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Vladimir Putin is still shaken by Alexei Navalny


P.THE RESIDENT VLADIMIR PUTIN has every reason to be angry. He tried to poison the Russian opposition leader Alexei Navalny. He locked him up in one of the harshest penal colonies in Russia. He banned his anti-corruption foundation. He chased his comrades out of the country and banned his allies from running. And yet, after all of this, Mr Navalny and his movement are still at the center of the elections to the Russian Duma (his parliament) on September 19th.

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On the surface, the political field is exclusively that of Mr Putin. The only parties allowed to run, including the communists and Yabloko, a harmless liberal group, have been disinfected by the Kremlin. With the media silenced and repression and censorship the most important election campaign instruments, the victory of the Kremlin-backed “United Russia” is a given. But a drama is unfolding beneath the surface as the Kremlin desperately fights against Mr Navalny’s efforts to awaken and coordinate voters

The Kremlin has hoped that, provided the elections are over, most Russians will not be interested. If they stay home, United Russia should undoubtedly win as a solid block of state workers, retirees and members of the armed forces is persuaded to vote for it. If the turnout is low, the need for blatant rigging and the risk of mass protests would be avoided.

At the same time, the Kremlin is urging Moscow, where United Russia is particularly weak, to vote online to make it easier for the authorities to spy on them and control the process. It even appears to have hacked into the database of an online liberal media organization and sent its readers a message asking them to boycott the elections.

But Mr Navalny’s campaign to stir up and consolidate a protest vote from his prison cell is damaging Mr Putin. Pollsters give United Russia less than 30% of the vote. The Kremlin is particularly shocked by Mr. Nawalny’s call to people to follow his “smart voting” strategy. Half of the Duma seats are allocated according to party lists, so the opposition leader is calling on his supporters to vote for any other parliamentary party as “United Russia” in order to beat them back.

The other half of the seats are first-past-the-post, so the smart voting team here, using their own poll data and analysis, has endorsed the most likely candidate to beat United Russia regardless of their opinion. Its main goal is to remove “United Russia” from a large majority, thereby weakening its control over electoral commissions across Russia. That would give the opposition more leeway where it is relatively strong, such as Khabarovsk in the Far East. Smart voting has worked in various local elections, including in Moscow in 2019 when United Russia performed poorly.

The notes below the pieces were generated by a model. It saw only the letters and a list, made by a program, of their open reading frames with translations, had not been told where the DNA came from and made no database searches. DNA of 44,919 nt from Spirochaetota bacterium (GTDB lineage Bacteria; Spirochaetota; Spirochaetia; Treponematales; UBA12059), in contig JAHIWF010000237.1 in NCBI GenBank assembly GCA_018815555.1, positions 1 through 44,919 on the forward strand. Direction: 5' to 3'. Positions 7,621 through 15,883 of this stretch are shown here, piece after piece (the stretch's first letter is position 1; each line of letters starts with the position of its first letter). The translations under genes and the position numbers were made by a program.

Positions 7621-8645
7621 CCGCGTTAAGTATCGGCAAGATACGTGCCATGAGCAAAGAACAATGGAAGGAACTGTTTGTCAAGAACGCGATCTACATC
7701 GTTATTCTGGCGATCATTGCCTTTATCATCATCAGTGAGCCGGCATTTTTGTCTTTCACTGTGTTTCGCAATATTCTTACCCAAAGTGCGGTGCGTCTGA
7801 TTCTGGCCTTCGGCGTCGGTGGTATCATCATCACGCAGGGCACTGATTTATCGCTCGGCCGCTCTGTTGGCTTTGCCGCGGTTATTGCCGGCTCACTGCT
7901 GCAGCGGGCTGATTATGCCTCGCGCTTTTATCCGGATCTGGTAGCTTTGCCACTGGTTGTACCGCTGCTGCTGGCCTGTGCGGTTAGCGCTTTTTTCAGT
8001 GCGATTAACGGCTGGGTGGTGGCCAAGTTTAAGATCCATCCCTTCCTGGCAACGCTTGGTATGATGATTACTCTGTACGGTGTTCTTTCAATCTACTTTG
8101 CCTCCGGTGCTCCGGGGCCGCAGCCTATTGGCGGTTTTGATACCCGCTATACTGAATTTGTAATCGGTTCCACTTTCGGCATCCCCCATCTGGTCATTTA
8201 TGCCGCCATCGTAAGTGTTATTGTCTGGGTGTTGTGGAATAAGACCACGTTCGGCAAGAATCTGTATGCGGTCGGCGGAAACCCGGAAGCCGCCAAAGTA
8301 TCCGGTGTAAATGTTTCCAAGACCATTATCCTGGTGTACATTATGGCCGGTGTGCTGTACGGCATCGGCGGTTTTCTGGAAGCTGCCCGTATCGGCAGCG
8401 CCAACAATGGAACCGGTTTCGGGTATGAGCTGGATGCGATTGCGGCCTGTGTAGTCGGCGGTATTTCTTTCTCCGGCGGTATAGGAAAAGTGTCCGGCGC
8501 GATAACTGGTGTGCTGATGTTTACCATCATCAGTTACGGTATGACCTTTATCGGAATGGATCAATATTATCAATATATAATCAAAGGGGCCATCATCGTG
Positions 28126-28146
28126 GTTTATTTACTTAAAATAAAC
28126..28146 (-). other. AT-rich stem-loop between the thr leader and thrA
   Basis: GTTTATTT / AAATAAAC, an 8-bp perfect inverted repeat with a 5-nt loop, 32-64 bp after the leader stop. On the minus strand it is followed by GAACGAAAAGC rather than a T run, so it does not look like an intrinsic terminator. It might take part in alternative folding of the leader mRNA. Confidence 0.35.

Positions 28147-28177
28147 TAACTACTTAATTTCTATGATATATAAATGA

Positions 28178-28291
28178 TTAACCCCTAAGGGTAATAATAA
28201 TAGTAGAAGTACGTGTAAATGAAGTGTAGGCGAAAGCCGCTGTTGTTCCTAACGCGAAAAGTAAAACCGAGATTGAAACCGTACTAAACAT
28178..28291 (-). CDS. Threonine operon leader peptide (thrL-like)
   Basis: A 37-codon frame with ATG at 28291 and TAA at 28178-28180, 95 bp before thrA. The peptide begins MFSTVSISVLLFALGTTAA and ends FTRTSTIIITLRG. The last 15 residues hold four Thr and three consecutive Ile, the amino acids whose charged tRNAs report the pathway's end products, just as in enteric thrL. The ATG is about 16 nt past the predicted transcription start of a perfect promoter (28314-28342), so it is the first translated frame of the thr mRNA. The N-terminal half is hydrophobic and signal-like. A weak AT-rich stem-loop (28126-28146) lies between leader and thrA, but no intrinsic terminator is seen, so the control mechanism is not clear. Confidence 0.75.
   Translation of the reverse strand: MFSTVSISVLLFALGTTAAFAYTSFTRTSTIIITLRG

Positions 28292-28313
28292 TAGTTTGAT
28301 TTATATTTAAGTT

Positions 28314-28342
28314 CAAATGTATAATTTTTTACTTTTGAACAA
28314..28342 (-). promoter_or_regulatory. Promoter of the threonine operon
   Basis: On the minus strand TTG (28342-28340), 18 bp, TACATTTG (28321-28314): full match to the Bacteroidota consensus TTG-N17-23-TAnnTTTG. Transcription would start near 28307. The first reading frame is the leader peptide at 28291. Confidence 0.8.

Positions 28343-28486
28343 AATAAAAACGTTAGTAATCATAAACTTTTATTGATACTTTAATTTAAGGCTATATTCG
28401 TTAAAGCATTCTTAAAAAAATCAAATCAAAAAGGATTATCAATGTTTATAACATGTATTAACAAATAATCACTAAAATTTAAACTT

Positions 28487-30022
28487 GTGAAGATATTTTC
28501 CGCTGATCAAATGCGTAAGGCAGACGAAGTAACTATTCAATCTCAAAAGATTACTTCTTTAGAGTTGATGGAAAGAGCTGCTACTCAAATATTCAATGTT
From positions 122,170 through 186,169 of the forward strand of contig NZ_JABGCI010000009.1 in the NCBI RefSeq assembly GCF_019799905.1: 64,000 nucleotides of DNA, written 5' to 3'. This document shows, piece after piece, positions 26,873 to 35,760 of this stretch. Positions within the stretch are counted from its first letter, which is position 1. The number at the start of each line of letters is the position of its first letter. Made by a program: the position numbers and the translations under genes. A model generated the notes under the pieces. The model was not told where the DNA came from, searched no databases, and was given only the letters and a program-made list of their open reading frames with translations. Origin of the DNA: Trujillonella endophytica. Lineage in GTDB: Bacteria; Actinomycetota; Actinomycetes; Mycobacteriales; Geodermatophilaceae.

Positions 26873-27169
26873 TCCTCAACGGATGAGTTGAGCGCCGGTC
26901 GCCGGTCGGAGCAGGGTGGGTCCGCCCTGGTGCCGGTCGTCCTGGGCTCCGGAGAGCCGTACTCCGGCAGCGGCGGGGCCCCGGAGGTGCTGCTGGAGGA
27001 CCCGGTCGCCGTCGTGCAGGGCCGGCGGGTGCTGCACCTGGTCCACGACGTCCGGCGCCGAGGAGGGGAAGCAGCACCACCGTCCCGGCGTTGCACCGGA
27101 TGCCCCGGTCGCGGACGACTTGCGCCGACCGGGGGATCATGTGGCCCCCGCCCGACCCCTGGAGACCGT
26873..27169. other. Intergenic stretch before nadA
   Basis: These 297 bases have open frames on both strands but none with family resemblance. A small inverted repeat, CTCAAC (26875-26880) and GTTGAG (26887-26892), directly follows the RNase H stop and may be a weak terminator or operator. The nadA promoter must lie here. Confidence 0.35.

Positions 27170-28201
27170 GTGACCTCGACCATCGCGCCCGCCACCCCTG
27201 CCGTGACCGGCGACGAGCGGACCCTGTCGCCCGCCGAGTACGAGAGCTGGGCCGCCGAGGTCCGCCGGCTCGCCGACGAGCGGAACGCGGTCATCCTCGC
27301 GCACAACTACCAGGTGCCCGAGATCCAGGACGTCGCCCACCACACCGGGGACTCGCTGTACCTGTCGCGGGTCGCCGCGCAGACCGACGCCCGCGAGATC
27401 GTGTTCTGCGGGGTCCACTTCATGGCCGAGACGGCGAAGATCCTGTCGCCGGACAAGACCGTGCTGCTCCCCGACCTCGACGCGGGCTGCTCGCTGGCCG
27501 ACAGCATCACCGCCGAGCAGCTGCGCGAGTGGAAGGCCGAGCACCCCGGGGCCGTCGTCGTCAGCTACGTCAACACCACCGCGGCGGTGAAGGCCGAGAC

Russia’s internet censor has properly blocked the smart voting website, telling Google and Yandex, Russia’s premier search engine, to block the combination of two words – smart voting – in their searches. Yandex obeyed but Google did not, resulting in a fine. The Kremlin accuses her of “meddling in Russia’s elections”.

In order to anticipate such blockages, the Navalny team has developed a smart voting app. Internet censorship has ordered tech giants, including Apple, to remove it from their stores. It has even ordered VPN and website security providers to prevent downloads, with seemingly little success.

Journalists are arrested for repeating mentions of smart voting on their social media accounts. Human rights lawyers are targeted. Popular bloggers are threatened with house arrest for violating Covid rules, which almost no one follows. Even offline, there is intimidation along the lines of the Soviet model. Hundreds of people across Russia have reported visits by plainclothes police officers who asked questions about Mr. Navalny and warned of dire consequences if they assist him.

Kirill Rogov, a political analyst, says smart voting has become a political party. “It is not the name or the registration that defines a party, but its ability to consolidate voters and influence the outcome of the elections,” he says. The Kremlin’s power rests on two pillars: its information monopoly and the threat of repression. But the proliferation of high-speed mobile internet has changed Russian politics. The Liberal Mission Foundation, a Moscow-based think tank, estimates the percentage of people checking their news online has increased from 18% to 45% over the past five years. Therefore, 70% of Russians know Mr. Navalny. His YouTube channel has about as many viewers as the news from a major state television network. Whatever the outcome of the election, the war on the internet will only get worse.

This article appeared in the Europe section of the print edition under the heading “The voters are getting smarter”


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